Theodore Roosevelt coined the saying, “Speak softly and carry a big stick”, when summarizing his theory on foreign policy. It is a proverb many people in the defense industry use when describing the proper attitude of being non-aggressive, yet prepared when one needs to protect themselves.
Everyone should know how to defend themselves with a “stick”, the most common improvised weapon you’ll find anywhere… but it doesn’t have to be big per se, one just needs to know how to use it. Metal, wood or plastic… it doesn’t matter because they are everywhere.
Here are some examples: umbrellas, crowbars, bats, PVC piping, broom handles, longer culinary tools, car antennas, chair legs, gardening tools… the list goes on and on.
Besides being everywhere, you should also have a couple weapons in key places around your living areas such as your garage, living room, bedroom, office and in your car. They are obviously not illegal to have in any state, and you’ll almost never get questioned about them.
The best length is around 24-40” in order to maximize reach, but still being able to control it with one hand. It’s weight is also determined by the wielder of the weapon, but no more than 2-4 pounds is ideal for quickness and agility. Having it too long or heavy will throw off your balance and not permit you to be quick and agile. My suggestion is to find the type of stick which you are comfortable with given your size, age and experience level.
Picking up a couple pairs from online martial arts stores, of either “escrima or kali” sticks would also be perfect, of either rattan (lighter, porus fiber) or cobalt (heavier, more dense).
Whatever “stick” you choose, they are a great tool to be used for non-lethal defense, but can also turn into a deadly tool if need be. Therefore, once again, they are a tool you need in your arsenal given it’s flexibility of force and anonymity of suspicion.
Just having a “stick” or even being aware of them around you is only a piece of the puzzle. You must incorporate both defensive and offensive training in order to be competent as well.
Both offensive and defensive strategies can be summarized in a basic five angle count system of strikes and movements. Assuming that you are right handed, Angle #1 is moving the stick from a high right corner, down diagonally to the bottom left corner. Angle #2 is making an “X” of that and moving it from the top left corner to bottom right. Angle #3 is a horizontal movement from right to left, followed by left to right for Angle #4. Finally #5 is a stab, using the point of the stick. Working with these angles for several hundred reps not only takes much less time than you think, but helps build comfortability and “stick” handling skills you’ll want to have. Once you have these basic movements down, you’ll have down your basic defensive and offensive plan.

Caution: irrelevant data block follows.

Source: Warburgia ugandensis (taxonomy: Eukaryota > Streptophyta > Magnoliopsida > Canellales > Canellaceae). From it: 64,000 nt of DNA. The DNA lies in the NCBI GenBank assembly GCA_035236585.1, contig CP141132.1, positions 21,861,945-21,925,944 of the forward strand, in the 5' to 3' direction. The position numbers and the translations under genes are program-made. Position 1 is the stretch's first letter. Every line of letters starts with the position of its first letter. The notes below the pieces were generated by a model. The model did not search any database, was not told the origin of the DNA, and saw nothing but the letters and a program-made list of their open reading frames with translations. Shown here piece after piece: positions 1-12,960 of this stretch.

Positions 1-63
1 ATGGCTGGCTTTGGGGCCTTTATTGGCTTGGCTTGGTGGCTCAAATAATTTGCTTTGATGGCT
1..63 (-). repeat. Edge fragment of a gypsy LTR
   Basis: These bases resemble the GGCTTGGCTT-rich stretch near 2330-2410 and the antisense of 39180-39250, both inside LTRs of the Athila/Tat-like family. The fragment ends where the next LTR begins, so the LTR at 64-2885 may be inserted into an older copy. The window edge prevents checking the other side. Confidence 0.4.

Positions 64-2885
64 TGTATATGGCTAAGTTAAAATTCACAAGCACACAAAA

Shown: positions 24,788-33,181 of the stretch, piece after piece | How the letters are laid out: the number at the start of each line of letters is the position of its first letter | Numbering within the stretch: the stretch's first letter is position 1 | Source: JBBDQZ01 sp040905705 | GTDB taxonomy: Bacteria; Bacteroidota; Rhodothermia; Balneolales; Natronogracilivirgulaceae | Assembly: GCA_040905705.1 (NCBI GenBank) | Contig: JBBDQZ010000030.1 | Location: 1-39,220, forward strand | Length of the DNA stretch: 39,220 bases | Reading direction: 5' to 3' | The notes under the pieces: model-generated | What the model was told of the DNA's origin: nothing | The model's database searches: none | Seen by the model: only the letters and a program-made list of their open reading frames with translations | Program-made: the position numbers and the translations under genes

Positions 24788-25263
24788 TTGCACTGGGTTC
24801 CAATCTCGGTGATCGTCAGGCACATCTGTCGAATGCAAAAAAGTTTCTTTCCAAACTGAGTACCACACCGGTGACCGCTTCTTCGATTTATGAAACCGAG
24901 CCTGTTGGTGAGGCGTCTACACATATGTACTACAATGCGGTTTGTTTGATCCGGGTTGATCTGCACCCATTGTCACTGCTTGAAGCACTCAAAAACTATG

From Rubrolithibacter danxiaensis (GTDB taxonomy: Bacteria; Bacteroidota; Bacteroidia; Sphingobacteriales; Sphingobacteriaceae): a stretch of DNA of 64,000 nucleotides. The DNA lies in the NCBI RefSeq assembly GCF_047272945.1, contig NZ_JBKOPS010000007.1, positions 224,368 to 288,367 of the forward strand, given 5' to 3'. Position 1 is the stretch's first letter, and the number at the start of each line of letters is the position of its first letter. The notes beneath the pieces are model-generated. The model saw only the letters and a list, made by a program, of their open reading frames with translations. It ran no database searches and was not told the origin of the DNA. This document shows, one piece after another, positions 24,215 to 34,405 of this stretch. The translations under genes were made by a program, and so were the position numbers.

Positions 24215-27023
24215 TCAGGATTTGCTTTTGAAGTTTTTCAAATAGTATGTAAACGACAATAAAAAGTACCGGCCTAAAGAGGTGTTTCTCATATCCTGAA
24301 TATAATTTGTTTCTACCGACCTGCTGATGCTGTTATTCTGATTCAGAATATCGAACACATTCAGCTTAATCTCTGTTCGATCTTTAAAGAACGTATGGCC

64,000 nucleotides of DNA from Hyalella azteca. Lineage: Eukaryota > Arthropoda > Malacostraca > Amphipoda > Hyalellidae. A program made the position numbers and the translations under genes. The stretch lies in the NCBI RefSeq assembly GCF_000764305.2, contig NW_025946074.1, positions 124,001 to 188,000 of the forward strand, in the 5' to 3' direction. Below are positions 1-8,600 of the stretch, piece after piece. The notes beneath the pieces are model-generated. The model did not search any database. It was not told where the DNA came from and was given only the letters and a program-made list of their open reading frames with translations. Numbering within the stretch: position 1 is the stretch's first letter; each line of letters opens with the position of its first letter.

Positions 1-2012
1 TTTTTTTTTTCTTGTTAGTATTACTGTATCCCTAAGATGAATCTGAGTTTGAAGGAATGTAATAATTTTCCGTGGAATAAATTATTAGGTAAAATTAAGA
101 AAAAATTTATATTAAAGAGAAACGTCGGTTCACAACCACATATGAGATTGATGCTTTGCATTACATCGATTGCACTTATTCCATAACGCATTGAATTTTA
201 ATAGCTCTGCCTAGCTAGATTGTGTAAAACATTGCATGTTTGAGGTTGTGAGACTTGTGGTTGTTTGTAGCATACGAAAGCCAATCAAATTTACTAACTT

When using a stick, whether it is an umbrella, crowbar or half of a pool cue you’ve cracked in half, there are three tips you want to keep in mind:
- One of its attributes is its distance, therefore we never want to let anyone inside the range of it’s reach.
- The main defensive tip is to always strike the closest incoming limb which is attacking you, whether it is a fist or hand holding a blade. As they lunge forward, we strike that incoming target and move back simultaneously.
- Offensively we are using a series of “X” patterns of the “1’s and 2’s”, aiming for the collar bone and clavicle area. These multiple “one-two” punches with a stick are difficult to defend against especially if done quickly, which is why having a lighter stick trumps more heavier ones like a bat.
For training, the biggest yet most simplest way to prepare in using a stick is to practice “shadow boxing” with one, or several of different lengths and weights. Just as a boxer shadow boxes with his jabs and crosses while moving around, we can do the same with our 1 through 5 movements to build balance, footwork, agility and quickness. The more we move, the more
comfortable we become. The more comfortable we become, the more lethal we are with this tool.
A final secret which I have used for years is practicing with an axe handle, which is heavier than I would like for combative reasons, but is a great tool to strengthen my forearms, making my movements lightning fast while also giving me a heck of a workout. You can use three to five one minute rounds for either a warm up or cool down to your workouts, or as the workout itself if you want to add on rounds and extend the time, as it builds great upper body strength, improves cardio and also gives you the fluidity of effective and efficient defense.